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Essay

Waterfalls

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He came along in my life when I needed him, even though I didn’t know I did. I wanted to write, but I knew little about it really. Some of my new friends, other grad students, told me that Ray Carver was coming to teach. They could barely contain themselves. “You don’t know his work?” they said, as if I’d been off somewhere in foreign service.

I hightailed it to the bookstore and bought a couple of volumes of his short stories. He never wrote a novel.

On first reading, I didn’t know what to make of him, truth be told. His stories had this angular sharpness that made me cringe, almost in fear, as if life could be cut us up into bloody pieces that refused burial. Reading a bunch of his stories together was like coming on a yard full of glass shards, unforgettable and alarming beauty. They were like nothing else I’d ever read.

That was 1980. Ray Carver was dry at the time, not the dead-and-gone drunk he was for so terribly long in his life. He was working on what most consider today his strongest stories, Cathedral, a collection that included the story “Cathedral,” the story, he says somewhere, that changed his life, a story of hope that’s in just about every anthology undergrads can buy these days.

He climbed Parnassus in the literary world, became a cult figure. Soon, there were thousands of Carvers doing what he did, or trying, writing something people began to call “dirty realism.” Me too. Count me among the disciples. I could show you lean-and-mean stories I wrote back then, Hong Kong-grade ripoffs. Ray Carver, and his editor Gordon Lish, taught a generation of fiction writers how to be newly-minted Hemingways, sparse and tight and frightfully close to the bone.  

He liked me. And, if you’re wondering, yes, there’s considerable idolatry behind that statement. Consider it a confession. Raymond Carver liked me, liked my writing. The only way I can explain how much that meant to me back then is to say that it means as much to me today.

Yesterday’s Writer’s Almanac featured a Carver poem from a moment in his life that every Carver-ite recognizes, the moment Ray Carver discovered he was going to die from cancer that wasn’t going away.  Here’s the poem.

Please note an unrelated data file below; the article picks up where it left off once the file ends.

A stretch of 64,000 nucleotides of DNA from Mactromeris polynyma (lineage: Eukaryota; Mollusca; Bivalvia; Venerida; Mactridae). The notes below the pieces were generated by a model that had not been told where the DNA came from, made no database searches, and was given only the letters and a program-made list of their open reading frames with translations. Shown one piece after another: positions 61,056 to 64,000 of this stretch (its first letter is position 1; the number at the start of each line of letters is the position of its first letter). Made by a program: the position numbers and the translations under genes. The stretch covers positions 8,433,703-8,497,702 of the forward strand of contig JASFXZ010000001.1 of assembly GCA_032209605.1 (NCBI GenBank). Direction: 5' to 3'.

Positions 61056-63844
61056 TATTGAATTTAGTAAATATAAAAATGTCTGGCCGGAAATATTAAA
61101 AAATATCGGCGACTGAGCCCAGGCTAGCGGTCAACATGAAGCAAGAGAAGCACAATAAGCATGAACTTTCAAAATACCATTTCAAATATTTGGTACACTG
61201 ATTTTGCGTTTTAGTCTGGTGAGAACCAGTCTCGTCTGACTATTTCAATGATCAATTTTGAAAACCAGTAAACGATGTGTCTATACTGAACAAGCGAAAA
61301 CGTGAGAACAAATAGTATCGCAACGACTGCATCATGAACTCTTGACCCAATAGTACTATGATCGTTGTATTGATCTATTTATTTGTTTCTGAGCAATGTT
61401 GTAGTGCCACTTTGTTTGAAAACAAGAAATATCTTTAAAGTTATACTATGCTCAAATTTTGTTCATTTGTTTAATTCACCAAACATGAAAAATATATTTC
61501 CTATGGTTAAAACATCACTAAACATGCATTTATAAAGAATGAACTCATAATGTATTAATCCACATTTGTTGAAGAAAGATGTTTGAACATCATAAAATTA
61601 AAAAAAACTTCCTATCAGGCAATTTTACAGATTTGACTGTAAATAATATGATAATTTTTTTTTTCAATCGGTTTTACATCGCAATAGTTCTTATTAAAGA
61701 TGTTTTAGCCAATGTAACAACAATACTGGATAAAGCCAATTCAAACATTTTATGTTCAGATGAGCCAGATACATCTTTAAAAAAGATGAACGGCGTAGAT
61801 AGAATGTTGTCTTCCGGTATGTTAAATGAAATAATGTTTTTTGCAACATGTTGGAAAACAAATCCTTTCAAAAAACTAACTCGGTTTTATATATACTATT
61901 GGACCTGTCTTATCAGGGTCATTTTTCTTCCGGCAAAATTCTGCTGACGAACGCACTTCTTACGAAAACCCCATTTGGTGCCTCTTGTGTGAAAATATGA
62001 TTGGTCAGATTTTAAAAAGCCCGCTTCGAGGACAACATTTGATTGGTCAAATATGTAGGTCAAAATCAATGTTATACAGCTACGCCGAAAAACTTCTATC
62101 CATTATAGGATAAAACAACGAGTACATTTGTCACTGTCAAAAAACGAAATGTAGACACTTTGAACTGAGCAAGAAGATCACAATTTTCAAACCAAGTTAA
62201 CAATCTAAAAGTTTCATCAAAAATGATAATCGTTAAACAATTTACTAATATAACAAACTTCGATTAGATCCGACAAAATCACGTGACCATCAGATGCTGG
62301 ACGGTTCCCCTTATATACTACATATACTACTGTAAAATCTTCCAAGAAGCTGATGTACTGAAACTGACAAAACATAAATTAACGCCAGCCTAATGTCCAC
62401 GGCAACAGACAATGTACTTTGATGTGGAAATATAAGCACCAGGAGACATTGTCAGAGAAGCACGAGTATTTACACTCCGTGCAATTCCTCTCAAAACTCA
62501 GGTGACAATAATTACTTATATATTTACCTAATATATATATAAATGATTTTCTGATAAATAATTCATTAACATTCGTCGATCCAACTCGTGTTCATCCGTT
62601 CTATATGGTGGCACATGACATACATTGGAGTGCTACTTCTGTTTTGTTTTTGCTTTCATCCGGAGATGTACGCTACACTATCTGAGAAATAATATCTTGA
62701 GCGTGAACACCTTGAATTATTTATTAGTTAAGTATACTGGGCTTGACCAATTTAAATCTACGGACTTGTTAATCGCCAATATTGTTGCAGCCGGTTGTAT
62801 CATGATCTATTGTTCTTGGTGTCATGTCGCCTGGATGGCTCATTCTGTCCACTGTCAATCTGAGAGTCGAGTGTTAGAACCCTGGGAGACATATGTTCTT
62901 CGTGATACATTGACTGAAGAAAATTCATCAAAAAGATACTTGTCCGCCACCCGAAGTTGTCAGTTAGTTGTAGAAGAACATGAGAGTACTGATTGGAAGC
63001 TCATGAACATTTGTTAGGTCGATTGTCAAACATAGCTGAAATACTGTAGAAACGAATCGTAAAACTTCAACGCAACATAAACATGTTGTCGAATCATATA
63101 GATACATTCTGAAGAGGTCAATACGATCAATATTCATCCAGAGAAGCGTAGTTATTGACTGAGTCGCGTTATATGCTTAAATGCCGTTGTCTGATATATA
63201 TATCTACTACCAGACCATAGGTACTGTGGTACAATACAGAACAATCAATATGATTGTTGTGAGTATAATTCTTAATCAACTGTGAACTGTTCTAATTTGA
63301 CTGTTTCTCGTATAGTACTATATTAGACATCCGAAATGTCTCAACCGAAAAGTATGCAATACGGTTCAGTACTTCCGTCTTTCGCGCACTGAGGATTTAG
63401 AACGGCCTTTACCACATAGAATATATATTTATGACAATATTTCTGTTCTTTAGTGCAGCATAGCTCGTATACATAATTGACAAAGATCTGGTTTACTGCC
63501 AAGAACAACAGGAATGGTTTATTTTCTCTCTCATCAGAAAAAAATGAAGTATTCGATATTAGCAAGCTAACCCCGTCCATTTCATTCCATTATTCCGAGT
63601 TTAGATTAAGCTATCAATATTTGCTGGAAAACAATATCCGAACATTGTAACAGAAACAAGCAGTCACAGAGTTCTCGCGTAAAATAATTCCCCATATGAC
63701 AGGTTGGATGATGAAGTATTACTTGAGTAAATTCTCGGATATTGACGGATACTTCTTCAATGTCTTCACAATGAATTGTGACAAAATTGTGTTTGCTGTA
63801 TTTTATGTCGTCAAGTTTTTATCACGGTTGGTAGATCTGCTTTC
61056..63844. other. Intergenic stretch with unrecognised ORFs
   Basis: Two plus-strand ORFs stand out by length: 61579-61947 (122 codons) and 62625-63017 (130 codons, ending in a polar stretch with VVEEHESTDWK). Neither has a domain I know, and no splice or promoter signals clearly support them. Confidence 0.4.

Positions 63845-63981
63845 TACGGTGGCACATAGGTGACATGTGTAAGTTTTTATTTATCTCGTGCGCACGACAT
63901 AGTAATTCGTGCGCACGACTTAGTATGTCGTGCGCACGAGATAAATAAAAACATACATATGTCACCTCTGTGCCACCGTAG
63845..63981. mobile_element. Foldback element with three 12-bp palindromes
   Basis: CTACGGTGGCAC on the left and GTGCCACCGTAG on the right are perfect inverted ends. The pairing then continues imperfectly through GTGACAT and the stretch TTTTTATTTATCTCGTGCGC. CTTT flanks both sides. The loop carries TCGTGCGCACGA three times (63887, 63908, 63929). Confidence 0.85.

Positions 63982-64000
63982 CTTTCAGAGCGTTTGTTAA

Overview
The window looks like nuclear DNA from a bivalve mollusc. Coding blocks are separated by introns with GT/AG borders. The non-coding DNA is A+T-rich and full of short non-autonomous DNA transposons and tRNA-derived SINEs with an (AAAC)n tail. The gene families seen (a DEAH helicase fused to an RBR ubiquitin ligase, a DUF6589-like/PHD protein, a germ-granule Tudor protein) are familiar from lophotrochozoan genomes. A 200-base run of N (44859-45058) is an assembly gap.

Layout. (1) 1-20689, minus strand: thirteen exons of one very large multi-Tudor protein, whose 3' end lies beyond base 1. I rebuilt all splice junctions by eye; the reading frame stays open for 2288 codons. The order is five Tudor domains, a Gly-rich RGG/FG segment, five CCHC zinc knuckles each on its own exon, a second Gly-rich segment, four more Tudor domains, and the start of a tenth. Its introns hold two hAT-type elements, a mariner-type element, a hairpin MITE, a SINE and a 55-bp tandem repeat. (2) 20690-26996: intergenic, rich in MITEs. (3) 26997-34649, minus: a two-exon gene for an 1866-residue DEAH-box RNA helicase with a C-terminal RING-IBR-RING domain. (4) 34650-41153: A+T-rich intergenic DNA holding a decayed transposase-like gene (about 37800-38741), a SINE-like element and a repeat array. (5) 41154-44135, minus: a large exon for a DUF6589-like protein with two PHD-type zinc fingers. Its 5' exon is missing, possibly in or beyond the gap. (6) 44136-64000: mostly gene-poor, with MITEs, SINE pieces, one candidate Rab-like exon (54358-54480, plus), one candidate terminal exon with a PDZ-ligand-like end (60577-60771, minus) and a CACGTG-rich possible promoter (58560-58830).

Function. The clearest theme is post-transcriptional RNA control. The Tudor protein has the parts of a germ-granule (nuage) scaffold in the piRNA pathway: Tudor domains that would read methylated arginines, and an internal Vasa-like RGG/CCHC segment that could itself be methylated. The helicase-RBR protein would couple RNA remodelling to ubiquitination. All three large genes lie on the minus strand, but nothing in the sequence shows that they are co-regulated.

What the Doctor Said

He said it doesn’t look good

he said it looks bad in fact real bad

he said I counted thirty-two of them on one lung before

I quit counting them

I said I’m glad I wouldn’t want to know

about any more being there than that

Don’t ask me what a poem is–I don’t know. To me, this feels more like prose than poetry, but frankly I don’t care because whatever it is communicates with a place in my soul few things do. There’s more.

he said are you a religious man do you kneel down

in forest groves and let yourself ask for help

when you come to a waterfall

mist blowing against your face and arms

do you stop and ask for understanding at those moments

To say Raymond Carver wasn’t a religious man would be shamefully judgmental and idiotic.  If “by your fruits you shall know them” is a rule of biblical thumb beyond nuance, some might judge he wasn’t. He left a trail of brutal ugliness, after all. But most of us are religious in one way or another; some are, perhaps, just better at it than others. And then, of course, it’s worth remembering this scripture too: not all who cry, “Lord, Lord. . .” are.

“Are you a religious man?” the doctor says. Carver replies with characteristic honesty.

I said not yet but I intend to start today

The doctor is a kind man. 

he said I’m real sorry he said

I wish I had some other kind of news to give you

I said Amen and he said something else

I didn’t catch and not knowing what else to do

and not wanting him to have to repeat it

and me to have to fully digest it

I just looked at himfor a minute and he looked back

Ray Carver was not a big talker.  Trust me, he was not a stirring lecturer or a classroom stand-up comic. His ways were halting and what he said often seemed muffled. It was easy to miss some remarks. I never saw him drunk–who knows what he might have become with a quart of something running in him?  And, of course, this silent moment in the doctor’s office holds the clear recognition of destiny.

He knows it. Listen.

it was then

I jumped up and shook hands with this man who’d just given me

Something no one else on earth had ever given me

I may have even thanked him habit being so strong.

The book that best documents what happened in Ray Carver’s soul after this moment in the doctor’s office is a book of poems he titled A New Path to the Waterfall

There’s just too much in that title and yesterday’s poem for me not to take heart. No one I know is God, although some presume themselves approximates. I don’t know the state of Ray Carver’s soul. I have no idea of what may have happened on his death bed.

But to me, at least, that Carver poem is a blessed offering I’m greatly thankful to have opened when it came in my inbox. It’s gorgeously arrayed with hope.

And hope, in this world, is something I need. 

My guess is, I’m probably not alone.

James C. Schaap

James Calvin Schaap is a retired English prof who has been something of a writer for most of the last 40 years. His latest work, a novel, Looking for Dawn, set in reservation country, is the story of two young women joined by their parents' mutual brokenness and, finally, a machine-shed sacrament of reconciliation. He writes and narrates a weekly essay on regional history for KWIT, public radio, Sioux City, Iowa. He and his wife Barbara live on the northern edge of Alton, Iowa, the Sgt. Floyd River a hundred yards or so from their back door. They have a cat--rather, he has them.

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